There is nothing worse than being caught in a bad mood, especially when it seemingly comes out of nowhere. It can be caused by one thing, one off comment, a snide look, or an empty coffee cup, and the negativity overwhelms us and throws us into a bad mood.
But now that you find yourself in one, it’s pointless to continue to stay there. Being in a bad mood is okay for a short time, but you don’t have to stay in a bad mood. It isn’t productive or conducive to you being happy and living your best life.
What Causes a Bad Mood?
Some psychologists believe a bad mood originates due to ego depletion. Researcher Roy Baumeister((Psychology Today: Ego Depletion: Is the Active Self a Limited Resource?)) suggests when people use up their willpower to avoid temptation, they drain cognitive resources.
Think of yourself as having a stress-threshold. When you pass the line, you get in a bad mood, which might manifest itself as anger, irritability, or cynicism. All of these cause your blood pressure to fluctuate and increase your level of the stress hormone cortisol.
There are so many causes that can put us in a bad mood, and they are all completely personal to you and your situation. While the causes are varied, there are some common strategies that tend to help those who have fallen into a bad mood.
5 Ways to Get out of a Bad Mood
This list is more like a pick and choose for whichever one will work for you. Some will work for some bad moods, but keep in mind that if your bad mood is caused by a strong feeling you are having, you should face that feeling and deal with the situation. The most effective way to get out of a bad mood is to face your problems and resolve them.
Gratitude is the power to switch your mindset from lack and negativity to abundance and positivity((Harvard Health Publishing: Giving thanks can make you happier)). It is easy to get sucked into the a negative headspace with the society we live in, the media, and our culture.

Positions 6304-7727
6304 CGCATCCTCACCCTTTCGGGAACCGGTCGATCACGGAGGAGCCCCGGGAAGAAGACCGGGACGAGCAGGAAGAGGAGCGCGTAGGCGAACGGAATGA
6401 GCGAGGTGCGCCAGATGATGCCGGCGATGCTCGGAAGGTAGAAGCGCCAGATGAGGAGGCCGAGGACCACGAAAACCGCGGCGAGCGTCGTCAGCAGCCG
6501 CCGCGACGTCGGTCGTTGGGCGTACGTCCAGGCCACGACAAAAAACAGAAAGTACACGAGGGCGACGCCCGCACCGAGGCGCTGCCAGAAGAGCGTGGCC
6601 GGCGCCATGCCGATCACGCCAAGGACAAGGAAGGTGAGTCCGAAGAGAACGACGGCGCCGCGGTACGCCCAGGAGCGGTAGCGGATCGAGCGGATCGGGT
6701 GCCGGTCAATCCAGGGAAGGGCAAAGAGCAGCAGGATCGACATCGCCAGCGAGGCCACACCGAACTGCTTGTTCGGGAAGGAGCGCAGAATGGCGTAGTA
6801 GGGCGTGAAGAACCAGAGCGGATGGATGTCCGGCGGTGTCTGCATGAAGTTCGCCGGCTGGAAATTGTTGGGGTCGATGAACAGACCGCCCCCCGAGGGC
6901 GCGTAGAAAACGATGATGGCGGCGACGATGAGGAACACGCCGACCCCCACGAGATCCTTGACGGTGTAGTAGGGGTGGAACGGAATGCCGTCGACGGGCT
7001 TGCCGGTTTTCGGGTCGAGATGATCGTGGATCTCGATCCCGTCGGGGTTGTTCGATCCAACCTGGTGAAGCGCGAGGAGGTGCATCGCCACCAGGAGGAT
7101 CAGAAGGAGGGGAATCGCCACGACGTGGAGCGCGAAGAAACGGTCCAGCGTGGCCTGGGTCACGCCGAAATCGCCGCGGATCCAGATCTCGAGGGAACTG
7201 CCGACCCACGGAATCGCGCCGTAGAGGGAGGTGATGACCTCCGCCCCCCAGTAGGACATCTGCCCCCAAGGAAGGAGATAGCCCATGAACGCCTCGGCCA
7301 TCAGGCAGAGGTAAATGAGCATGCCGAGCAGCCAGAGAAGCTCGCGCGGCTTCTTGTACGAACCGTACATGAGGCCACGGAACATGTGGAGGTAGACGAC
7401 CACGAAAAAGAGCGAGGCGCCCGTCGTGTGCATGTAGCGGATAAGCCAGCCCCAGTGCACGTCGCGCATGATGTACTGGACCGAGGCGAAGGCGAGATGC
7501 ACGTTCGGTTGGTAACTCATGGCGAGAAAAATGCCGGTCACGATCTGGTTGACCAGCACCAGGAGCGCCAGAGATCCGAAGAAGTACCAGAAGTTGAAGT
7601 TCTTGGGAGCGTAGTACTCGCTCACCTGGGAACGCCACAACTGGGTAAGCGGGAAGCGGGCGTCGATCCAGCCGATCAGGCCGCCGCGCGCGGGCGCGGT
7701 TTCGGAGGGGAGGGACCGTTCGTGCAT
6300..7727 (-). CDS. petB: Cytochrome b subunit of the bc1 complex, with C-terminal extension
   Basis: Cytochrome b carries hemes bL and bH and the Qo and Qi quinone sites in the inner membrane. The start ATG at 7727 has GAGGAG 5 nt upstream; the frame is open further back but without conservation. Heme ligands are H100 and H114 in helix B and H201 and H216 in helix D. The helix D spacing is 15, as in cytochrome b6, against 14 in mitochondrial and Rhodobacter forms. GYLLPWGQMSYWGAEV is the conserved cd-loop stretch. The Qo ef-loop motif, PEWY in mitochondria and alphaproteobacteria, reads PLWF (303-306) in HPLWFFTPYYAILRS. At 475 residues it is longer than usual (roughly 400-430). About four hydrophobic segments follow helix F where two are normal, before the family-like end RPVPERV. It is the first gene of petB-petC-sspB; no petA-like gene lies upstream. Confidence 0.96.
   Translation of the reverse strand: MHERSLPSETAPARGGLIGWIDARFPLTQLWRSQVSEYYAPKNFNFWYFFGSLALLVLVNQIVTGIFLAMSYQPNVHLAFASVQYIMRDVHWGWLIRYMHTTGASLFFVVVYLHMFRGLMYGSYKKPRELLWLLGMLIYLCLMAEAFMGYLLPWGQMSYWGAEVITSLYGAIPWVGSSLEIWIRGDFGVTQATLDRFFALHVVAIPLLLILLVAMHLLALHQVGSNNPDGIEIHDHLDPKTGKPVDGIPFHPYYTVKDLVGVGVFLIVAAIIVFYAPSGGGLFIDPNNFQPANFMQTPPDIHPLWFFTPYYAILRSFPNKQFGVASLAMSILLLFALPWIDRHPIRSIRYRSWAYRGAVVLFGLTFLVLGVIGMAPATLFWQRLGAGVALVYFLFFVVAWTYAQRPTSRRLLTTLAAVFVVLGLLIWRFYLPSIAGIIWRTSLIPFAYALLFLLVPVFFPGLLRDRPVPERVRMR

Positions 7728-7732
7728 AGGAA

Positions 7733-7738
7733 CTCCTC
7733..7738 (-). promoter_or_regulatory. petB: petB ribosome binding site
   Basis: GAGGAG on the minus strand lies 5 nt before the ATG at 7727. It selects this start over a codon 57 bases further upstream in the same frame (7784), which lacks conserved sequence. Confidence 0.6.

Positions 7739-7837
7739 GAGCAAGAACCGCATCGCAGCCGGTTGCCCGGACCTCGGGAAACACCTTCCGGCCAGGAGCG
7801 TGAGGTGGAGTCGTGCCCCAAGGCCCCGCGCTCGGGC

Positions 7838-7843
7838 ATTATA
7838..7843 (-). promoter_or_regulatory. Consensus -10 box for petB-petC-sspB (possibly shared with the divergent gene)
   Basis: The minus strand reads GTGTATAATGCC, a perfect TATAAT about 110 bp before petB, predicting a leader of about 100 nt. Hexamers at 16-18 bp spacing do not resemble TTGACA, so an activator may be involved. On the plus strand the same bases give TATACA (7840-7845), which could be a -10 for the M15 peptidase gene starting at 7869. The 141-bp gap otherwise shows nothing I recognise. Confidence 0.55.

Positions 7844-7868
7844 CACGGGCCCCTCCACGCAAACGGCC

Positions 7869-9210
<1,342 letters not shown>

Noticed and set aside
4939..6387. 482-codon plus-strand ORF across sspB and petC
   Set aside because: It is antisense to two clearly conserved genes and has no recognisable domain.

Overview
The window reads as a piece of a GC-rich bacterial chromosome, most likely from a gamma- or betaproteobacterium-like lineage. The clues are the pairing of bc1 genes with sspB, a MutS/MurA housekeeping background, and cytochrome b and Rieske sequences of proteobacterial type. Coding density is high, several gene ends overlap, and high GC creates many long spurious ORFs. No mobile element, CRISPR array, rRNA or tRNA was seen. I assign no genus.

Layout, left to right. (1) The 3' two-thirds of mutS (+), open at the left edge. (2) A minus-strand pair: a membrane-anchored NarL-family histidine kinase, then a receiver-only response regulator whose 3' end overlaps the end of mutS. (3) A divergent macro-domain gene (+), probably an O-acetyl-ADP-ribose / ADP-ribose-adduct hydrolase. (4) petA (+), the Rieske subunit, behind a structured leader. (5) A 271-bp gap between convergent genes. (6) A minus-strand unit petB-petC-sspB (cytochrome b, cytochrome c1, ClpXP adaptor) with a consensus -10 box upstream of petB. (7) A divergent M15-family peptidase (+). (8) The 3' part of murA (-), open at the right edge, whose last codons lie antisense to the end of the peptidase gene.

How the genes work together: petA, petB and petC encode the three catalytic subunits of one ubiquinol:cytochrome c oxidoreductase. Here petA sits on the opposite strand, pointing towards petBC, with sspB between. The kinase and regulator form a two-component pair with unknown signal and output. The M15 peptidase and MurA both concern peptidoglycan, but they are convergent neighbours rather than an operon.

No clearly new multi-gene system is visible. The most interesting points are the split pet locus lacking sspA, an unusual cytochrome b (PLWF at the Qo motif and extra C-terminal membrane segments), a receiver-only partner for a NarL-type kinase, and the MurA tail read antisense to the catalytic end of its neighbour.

However, by practicing gratitude you literally change the molecular structure of the brain. It keeps the gray matter functioning and makes you feel healthier and happier((Psychiatry: Gratitude and Well Being))
The power of gratitude is extensive and has been backed by scientists over and over again. By practicing gratitude, you activate your hypothalamus and the other parts of the brain’s reward pathways to improve your mood. Your brain is an incredible asset and can be used to generate positive or negative emotions, and it’s ultimately your choice.
Practice gratitude as a way to disperse your bad mood. You don’t have to start off big. Start small by appreciating the little things in life: the smell of coffee, the kindness of a stranger, the sound of your baby laughing. Gratitude can be just as addictive as a bad mood.
Now gratitude is a wonderful asset, but sometimes it isn’t enough. Sometimes you are just in such a bad mood that you can’t even get into that state to express gratitude. This is when you can try exercise. There is so much evidence backing exercise as a mood booster that it is overwhelming((American Psychological Association: The exercise effect)).
The most notable shift that exercise creates is the release of four notable chemicals into your brain: serotonin, dopamine, endorphins and norepinephrine((Cathe: 5 Brain-Boosting Chemicals Released During Exercise)). These chemicals are released into your body and are designed to make you feel happy; in fact, they are called the happiness chemicals! If you’ve gotten stuck in a bad mood, try an exercise class or go on a long walk or run. You’ll be surprised how much it helps!
Try these morning exercises to get your day started on a good note!
Next, let’s talk about a deeper way to deal with a bad mood: meditation. The world is extremely overwhelming, and sometimes exercise and gratitude just don’t cut it. Sometimes you just need to stop for a moment and breathe.
It is so easy to get caught up in those negative thoughts that are floating around your head, so take a moment to sit in them and face them.